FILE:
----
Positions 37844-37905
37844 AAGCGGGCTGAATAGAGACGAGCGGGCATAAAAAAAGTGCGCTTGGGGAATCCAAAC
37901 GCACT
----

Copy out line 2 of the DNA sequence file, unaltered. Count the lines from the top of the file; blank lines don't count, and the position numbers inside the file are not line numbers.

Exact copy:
37844 AAGCGGGCTGAATAGAGACGAGCGGGCATAAAAAAAGTGCGCTTGGGGAATCCAAAC